Airbus – one of several players in the race to make Urban Air Mobility (UAM) a reality – has delved into how open the public is to the idea of getting from A to B using unmanned aircraft.
The report can be read in full, here.
The study’s headlines are fairly positive. The researchers put questions to respondents in four locations around the world: Los Angeles, Mexico City, Switzerland, New Zealand. All have issues with road traffic congestion, liberal approaches to technological innovation or a combination of the two.
The aim of the study was to explore the perception around UAM and find out about the public’s major concerns and attitudes towards futuristic methods of transportation.
A total of 1,540 responses were collected.
Communities are most concerned about safety (55.6%), the type of sound generated by UAM (49.3%), and the volume of that sound (48.8%). Drones already have a reputation for high-pitched whining, it would seem. Nobody wants that to become a permanent fixture of their daily lives. Respondents also had concerns about the time of day UAM vehicles would be flown (47.8%) and the altitude at which they will fly (47.8%).
Of least concern is arguably the most significant of infrastructure problems: the landing spot of the
Importantly, Airbus says that 44.5% of all respondents’ initial reactions to UAM is in support or strong support. 41.4% of all respondents believe UAM is would either be safe or very safe.
We stand at a thrilling point in the history of aviation. The skies are busier than ever, and Airbus is one of the world’s largest manufacturers of commercial aircraft, helicopters, military jets, rockets, drones, and spacecraft, among others. Our industry’s prospects for the future are exciting, with current air traffic—that is, commercial and cargo flights and helicopters— having quadrupled in the last 30 years, and set to double in the next 15 . Soon there will be an estimated 25,000 human-piloted flights in the air at any given moment . Nobody would have imagined that future a century ago.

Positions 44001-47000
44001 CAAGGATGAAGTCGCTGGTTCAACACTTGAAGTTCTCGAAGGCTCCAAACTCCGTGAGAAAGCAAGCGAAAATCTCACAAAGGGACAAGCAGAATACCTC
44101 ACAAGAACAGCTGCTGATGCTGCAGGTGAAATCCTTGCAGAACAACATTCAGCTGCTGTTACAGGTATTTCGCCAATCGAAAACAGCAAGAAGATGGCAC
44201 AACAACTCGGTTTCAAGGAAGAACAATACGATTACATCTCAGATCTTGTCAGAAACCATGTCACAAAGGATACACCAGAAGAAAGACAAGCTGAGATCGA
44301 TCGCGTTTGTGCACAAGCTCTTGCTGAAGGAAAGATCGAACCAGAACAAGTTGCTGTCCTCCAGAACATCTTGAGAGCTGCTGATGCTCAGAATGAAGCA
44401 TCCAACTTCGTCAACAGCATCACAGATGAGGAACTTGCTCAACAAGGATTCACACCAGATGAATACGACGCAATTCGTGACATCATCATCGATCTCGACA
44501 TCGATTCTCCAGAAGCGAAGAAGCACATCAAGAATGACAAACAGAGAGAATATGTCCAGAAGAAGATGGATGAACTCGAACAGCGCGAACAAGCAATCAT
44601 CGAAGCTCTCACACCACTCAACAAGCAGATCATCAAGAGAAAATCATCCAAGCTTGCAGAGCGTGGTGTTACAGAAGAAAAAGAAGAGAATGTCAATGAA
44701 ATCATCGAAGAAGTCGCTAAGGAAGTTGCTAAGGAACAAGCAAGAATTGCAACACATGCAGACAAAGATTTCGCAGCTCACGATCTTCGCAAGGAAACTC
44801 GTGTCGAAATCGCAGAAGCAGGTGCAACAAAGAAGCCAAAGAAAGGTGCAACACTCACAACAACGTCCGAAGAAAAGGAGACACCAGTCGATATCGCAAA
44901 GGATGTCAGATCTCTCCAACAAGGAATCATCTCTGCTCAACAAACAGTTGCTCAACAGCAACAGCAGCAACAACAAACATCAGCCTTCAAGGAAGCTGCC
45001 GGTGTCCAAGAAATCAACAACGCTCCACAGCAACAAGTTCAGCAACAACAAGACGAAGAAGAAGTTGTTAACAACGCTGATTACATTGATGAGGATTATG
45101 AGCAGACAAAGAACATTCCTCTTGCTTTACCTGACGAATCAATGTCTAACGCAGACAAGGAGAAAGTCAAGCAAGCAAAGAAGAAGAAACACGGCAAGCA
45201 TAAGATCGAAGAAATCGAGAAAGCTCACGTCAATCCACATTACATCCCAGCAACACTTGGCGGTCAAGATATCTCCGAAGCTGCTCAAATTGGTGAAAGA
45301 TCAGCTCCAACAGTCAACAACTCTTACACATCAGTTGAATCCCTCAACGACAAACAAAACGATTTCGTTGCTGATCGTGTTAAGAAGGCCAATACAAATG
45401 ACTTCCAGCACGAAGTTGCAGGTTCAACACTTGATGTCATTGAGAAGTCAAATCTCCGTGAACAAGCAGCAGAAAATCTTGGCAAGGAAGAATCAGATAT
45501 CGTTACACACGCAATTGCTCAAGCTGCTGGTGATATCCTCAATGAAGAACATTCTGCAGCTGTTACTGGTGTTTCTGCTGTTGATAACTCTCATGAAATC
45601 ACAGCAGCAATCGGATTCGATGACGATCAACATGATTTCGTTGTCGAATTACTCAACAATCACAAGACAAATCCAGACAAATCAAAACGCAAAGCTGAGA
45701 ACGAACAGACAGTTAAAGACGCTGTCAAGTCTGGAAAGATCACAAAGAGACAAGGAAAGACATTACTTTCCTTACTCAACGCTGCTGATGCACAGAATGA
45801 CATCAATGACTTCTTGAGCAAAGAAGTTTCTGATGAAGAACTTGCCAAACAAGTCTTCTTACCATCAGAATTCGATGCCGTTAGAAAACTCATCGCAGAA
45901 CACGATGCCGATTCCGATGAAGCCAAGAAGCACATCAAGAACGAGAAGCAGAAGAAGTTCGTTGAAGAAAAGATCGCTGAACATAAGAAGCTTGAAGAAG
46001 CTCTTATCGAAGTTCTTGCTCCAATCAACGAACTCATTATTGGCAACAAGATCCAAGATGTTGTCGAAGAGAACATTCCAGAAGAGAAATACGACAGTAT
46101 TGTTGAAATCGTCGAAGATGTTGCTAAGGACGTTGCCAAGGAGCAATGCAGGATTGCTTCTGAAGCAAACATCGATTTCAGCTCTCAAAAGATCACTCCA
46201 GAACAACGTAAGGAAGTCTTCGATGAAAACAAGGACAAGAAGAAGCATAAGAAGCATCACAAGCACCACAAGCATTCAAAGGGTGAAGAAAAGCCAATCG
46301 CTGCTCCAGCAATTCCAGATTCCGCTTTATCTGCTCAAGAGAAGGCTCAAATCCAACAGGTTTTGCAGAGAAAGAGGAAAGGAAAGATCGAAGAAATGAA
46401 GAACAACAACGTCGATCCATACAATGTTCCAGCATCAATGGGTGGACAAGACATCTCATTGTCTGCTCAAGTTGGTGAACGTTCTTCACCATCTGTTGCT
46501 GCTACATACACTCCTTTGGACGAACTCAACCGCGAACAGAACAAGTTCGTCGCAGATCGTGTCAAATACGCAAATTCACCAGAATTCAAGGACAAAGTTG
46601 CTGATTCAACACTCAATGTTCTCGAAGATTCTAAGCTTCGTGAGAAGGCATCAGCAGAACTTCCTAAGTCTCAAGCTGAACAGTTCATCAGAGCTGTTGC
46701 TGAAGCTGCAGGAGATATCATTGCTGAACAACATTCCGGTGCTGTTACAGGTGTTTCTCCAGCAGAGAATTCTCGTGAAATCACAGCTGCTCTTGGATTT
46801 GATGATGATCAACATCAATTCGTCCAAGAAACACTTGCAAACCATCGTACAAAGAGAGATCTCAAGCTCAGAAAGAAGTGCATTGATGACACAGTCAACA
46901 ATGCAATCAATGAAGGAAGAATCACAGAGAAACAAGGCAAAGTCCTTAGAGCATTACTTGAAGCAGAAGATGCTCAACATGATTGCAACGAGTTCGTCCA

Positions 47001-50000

But there is another change on the horizon. An entirely new category of airspace user is on the rise, with self and remotely-piloted aircraft developing rapidly. Soon, autonomous aircraft will be transporting people and goods all around the world.” – Tom Enders, Airbus CEO.
The Preliminary Community Perception Study was released by Airbus UTM, an internal group designing digital traffic management systems that could help new aircraft to safely integrate into our future skies.
Designing future transport with public opinion in mind
“As conversations progress around the world concerning the future of our airspace, Airbus UTM continues to be a leader in researching and designing the infrastructure that will allow for the safe advancement of this field,” said Isabel Del Pozo De Poza, Head of Airspace Management, Airbus UTM.
“We want to ensure our communities are educated on UAM and that experts in the industry keep their opinions top of mind when designing alternative transportation systems of the future.”
Getting into the finer details of the research, some additional findings – broken down by demographic – highlight some interesting perceptions by location and age:
- 67 percent of respondents living in Mexico City are likely or very likely to use UAM
- 46 percent of respondents living in Los Angeles are likely or very likely to use UAM
- Those respondents most likely to use UAM have an average commute time of 25 minutes, compared to the group least likely to use UAM whose average commute time is 19 minutes
- The 25-34 age range has the most positive initial reaction, with 55 percent viewing UAM positively, compared to the 75-84 age range with the least positive initial reaction, with 15 percent viewing it negatively
“While UAM has made great strides with key stakeholders, the public acceptance of the world’s communities is vital to the growth and pace of future adoption,” said Jessie Mooberry, Head of Deployment at Airbus UTM.
“We are actively looking to bring the voices of these citizens to the table as evidenced by ongoing work such as these surveys to involve all interested parties to join us in creating this mobile future. We look forward to further tapping these communities as we inform our further work in the field.”